Montego Bay Mayor Homer Davis says the gay-rights group Montego Bay Pride will not be granted permission to use the Montego Bay Cultural Centre for a series of events it is planning to stage in the western city.
Davis, who chairs the St James Municipal Corporation, made the declaration after Councillor Charles Sinclair brought the plans to the attention of yesterday’s monthly meeting of the corporation.
“I saw an advertisement that spoke about a deejay performing at Sam Sharpe Square at the Cultural Centre. I didn’t even see that there was such a forum planned, but I can speak now that I will not give any permission for it,” Davis told the councillors.
“I will be seeking an audience with the committee there at the centre, and I will commence my own consultations with a view to reporting the outcome,” added Davis. “We must not do anything to disturb the sacredness and purpose of why that building is there. People have their rights, and they can do what they want to do, but you must respect other people’s rights, too.”
The Montego Bay Cultural Centre, formerly the Montego Bay Civic Centre, which sits on the site of the old courthouse, is a heritage building and a quiet cultural oasis in the middle of the bustle and noise of the city providing interactive, educational entertainment, and relaxation. On August 1, 1838, when all slaves were emancipated in the British Caribbean, it was from the balcony of the courthouse that the act was officially read in St James.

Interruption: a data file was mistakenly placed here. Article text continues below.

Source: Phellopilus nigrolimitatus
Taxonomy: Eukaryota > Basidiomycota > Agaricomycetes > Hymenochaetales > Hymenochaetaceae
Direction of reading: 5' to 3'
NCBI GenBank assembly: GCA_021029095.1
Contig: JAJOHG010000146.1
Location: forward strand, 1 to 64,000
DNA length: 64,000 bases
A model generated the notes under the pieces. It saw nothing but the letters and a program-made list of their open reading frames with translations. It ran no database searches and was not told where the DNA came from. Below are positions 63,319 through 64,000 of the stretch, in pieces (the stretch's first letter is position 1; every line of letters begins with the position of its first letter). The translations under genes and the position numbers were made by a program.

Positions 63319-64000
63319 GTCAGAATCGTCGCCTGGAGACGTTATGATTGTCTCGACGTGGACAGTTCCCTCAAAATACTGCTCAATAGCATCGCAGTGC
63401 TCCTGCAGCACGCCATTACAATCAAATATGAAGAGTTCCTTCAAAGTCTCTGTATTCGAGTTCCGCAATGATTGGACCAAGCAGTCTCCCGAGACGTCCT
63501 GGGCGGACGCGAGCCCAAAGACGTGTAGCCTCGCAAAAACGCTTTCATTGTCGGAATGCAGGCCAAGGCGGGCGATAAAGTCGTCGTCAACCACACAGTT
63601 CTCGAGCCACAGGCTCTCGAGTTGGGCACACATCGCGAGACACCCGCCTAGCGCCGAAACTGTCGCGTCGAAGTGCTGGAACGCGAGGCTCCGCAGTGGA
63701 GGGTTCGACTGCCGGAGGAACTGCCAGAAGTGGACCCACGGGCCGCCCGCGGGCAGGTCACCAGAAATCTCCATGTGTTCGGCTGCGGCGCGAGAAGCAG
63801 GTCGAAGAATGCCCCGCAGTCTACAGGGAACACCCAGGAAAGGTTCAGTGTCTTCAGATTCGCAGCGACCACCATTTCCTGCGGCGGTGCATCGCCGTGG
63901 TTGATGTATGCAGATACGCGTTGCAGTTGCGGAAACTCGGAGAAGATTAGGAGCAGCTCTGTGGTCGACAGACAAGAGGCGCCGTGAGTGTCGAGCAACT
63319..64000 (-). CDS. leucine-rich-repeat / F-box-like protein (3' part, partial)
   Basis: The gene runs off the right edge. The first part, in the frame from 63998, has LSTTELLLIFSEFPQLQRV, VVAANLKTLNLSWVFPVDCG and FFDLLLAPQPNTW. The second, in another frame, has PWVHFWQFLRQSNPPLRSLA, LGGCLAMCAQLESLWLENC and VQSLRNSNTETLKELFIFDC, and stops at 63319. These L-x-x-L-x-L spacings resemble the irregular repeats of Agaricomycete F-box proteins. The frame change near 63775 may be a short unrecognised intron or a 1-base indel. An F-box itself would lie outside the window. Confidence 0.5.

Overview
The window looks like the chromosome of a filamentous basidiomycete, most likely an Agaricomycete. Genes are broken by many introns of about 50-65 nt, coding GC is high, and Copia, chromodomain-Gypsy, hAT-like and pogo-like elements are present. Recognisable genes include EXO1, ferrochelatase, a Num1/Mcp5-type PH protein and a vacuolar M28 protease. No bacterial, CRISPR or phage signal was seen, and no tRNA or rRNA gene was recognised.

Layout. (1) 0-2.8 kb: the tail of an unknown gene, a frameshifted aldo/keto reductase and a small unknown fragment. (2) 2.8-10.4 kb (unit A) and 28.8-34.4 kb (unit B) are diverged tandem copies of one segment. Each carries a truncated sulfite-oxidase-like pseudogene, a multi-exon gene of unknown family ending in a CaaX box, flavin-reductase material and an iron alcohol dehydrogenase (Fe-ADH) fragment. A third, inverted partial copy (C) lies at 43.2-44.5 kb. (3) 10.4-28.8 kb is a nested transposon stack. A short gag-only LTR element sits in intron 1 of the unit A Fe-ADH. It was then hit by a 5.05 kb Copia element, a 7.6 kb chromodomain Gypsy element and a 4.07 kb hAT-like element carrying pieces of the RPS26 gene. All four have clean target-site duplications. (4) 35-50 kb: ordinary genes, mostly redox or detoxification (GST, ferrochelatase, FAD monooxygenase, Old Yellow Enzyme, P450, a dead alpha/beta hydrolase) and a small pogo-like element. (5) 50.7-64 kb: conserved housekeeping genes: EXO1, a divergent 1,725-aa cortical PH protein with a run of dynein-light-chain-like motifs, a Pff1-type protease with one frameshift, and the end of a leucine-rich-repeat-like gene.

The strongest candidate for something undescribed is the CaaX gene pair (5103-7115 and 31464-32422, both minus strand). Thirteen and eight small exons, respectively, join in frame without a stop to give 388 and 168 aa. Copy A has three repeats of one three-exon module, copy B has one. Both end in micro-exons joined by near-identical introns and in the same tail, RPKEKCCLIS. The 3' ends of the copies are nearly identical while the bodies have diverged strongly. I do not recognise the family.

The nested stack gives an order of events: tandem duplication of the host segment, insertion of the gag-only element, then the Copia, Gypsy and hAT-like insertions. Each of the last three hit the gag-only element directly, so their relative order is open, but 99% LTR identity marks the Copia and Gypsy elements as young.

Sinclair, councillor for the Montego Bay Northeast Division, said that allowing such an event would breach the municipal corporation’s mandate to uphold Jamaica’s Constitution, which only recognises marriage between a man and a woman.
“I am not opposed if Montego Bay Pride wishes to have an event to promote same-sex marriage, but I believe it should not be held at the Montego Bay Cultural Centre. The cultural centre is a building under the management of the municipal corporation, which is a government agency,” said Sinclair.
“We, as a government agency, must ensure that we uphold the Constitution of Jamaica, and in upholding the Constitution, why would we engage a building controlled by the municipal corporation to be used to hold a function to promote same-sex marriage? It is not consistent with the mandate that we have,” Sinclair added.
Montego Bay Pride came under fire last October for hosting a week-long series of activities in the Second City in celebration of gay, lesbian, bisexual, and transgender lifestyles.